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Michael Vaughan recently said that the fans who bought tickets for the upcoming England-Australia One-Day International series should be given a refund as the major England stars would be away. While players deserve a breather after a testing series, the fans throng to the venues with the expectations of watching the stars in action. Nishad Pai Vaidya weighs the arguments on both sides.
It is the star power that generally pulls cricket fans to a stadium; leaving behind their day to day routine and flocking to the ground to watch the proceedings. Although they may have a sense of ‘patriotism’ to support their side, it is the presence of their favourite players that makes a compelling case. Michael Vaughan expressed that the English fans who have bought tickets for the upcoming England-Australia One-Day International (ODI) series should be given a “small refund” as the big names have been given a breather. Does he have a point?
Resting is always a burning issue and sparks debates with arguments on both sides. Whenever a player opts out of a game or two, there is always a section that believes he should have instead been on the ground. The strongest argument is that the certain player “cannot take his spot for granted” and should be there to serve his side. However, little has been said about the fans who attend games with high expectations. In that regard, Vaughan has done well to bring their case forward.
Take the example of India — where people would usually swarm to the stadiums to watch Sachin Tendulkar. During the last few years of his ODI career, he opted out of a few series and inconsequential games. That was of course done to protect him and keep him ready for the 2011 ICC World Cup. At the start of an ODI series, there was always a suspense about him being there and the crowds waited. But, in that case, the public would generally anticipate his absence given the trend. The other big players would be there to hone their skills and take on the tourists. The only time a major chunk of India’s artillery was rested was in late 2010. The major Indian stars sat out of the ODI series against New Zealand and Gautam Gambhir led a relatively under-strength side ahead of a grueling tour to South Africa followed by the 2011 World Cup.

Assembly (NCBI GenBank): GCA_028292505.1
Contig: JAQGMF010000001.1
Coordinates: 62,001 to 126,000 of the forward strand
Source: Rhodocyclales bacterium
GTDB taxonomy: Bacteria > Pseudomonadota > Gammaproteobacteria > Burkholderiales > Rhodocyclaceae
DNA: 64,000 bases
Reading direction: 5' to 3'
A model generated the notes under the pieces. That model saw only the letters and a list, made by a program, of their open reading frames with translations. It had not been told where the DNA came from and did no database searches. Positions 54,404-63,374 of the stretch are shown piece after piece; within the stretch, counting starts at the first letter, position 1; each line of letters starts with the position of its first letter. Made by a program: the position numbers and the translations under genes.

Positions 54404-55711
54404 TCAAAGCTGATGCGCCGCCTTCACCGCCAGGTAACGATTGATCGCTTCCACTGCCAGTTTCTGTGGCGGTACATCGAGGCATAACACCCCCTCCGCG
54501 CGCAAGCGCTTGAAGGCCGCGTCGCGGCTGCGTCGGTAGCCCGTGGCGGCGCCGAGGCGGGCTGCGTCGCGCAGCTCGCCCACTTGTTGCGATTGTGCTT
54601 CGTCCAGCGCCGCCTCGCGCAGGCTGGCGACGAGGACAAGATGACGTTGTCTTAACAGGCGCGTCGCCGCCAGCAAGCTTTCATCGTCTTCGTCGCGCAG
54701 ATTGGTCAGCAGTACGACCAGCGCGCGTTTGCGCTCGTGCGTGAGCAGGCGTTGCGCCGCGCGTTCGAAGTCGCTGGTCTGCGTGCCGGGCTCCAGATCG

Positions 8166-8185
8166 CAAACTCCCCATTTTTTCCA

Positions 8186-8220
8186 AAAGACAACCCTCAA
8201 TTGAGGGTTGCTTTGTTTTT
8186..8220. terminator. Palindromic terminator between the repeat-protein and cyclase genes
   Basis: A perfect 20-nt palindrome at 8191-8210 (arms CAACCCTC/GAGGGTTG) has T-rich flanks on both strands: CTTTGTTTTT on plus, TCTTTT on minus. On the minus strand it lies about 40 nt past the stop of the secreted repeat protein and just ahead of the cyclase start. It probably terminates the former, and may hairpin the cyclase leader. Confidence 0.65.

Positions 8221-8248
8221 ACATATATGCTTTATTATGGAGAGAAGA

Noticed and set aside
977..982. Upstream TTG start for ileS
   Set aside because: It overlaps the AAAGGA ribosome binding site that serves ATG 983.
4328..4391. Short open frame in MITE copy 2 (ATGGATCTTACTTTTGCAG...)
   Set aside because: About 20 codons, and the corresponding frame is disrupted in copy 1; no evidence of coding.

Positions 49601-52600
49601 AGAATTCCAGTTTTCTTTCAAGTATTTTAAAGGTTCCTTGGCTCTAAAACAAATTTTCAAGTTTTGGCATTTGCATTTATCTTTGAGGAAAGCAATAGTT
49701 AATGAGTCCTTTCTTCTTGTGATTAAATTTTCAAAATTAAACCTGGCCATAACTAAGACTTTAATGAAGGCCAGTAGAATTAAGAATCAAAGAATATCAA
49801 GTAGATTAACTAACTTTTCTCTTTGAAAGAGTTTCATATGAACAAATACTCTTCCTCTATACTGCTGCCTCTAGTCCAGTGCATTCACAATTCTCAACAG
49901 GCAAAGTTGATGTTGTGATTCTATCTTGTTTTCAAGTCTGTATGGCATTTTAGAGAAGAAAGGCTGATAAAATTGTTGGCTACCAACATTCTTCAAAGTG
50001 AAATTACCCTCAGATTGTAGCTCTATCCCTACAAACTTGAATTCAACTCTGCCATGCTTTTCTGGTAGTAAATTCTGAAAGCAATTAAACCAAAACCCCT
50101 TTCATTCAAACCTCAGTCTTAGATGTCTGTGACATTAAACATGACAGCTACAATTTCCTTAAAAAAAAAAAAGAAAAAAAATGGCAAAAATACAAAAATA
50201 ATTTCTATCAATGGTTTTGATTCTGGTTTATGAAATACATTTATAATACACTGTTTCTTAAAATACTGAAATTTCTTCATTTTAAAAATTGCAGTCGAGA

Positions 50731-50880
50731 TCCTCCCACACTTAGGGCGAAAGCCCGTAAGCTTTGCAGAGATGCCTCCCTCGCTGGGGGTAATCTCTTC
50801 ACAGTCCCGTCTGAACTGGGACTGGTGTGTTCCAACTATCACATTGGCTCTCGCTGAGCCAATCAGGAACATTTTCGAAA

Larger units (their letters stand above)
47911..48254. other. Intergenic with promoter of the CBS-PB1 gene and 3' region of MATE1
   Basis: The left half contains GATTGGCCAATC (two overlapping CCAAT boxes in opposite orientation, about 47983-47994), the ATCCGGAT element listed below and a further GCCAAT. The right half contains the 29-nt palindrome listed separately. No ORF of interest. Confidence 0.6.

The players do deserve to take a break when they have been on the road for a long time. The rigours of international cricket not only take a toll on their body but also the mind. Sometimes, breaks are also taken in order to recharge ones batteries for a bigger assignment. More often than not, players unwind towards the end of a season as the preceding months would have tested them tremendously. An Ashes series in particular — where there is a lot at stake — can be very taxing when compared to other duels. Alastair Cook, James Anderson, Ian Bell, Stuart Broad and Graeme Swann would welcome this away time.
But, the fan would certainly be disappointed. Usually, a player or two is benched, but this time, as many as five won’t be involved. Instead, the fan would watch Eoin Morgan lead a young side with Kevin Pietersen and Jonathan Trott being the big names. As Vaughan also pointed out, England have no assignments until the Ashes Down Under and the players would get two months away from the game. Keeping the fan in mind, what could have been done is that the players could have been rested on a rotational basis during a series. There are five matches and that gives them ample opportunities to shuffle them around. Vaughan did say that he would only rest Cook and that does make sense. In fact, all of them could have taken turns and played a game or two instead of the whole unit sitting out.
This is always a pretty even handed debate and only personal opinions would push a person to pick a side. International cricket is unforgiving and managing the players is a crucial aspect of team building. Even a MS Dhoni, who has played the most number of games in the recent past, is criticised when he opts out of a fixture. There will always be suggestions to the contrary, but from a fan’s perspective, the management can take a more balanced approach.
Also on cricketcountry.com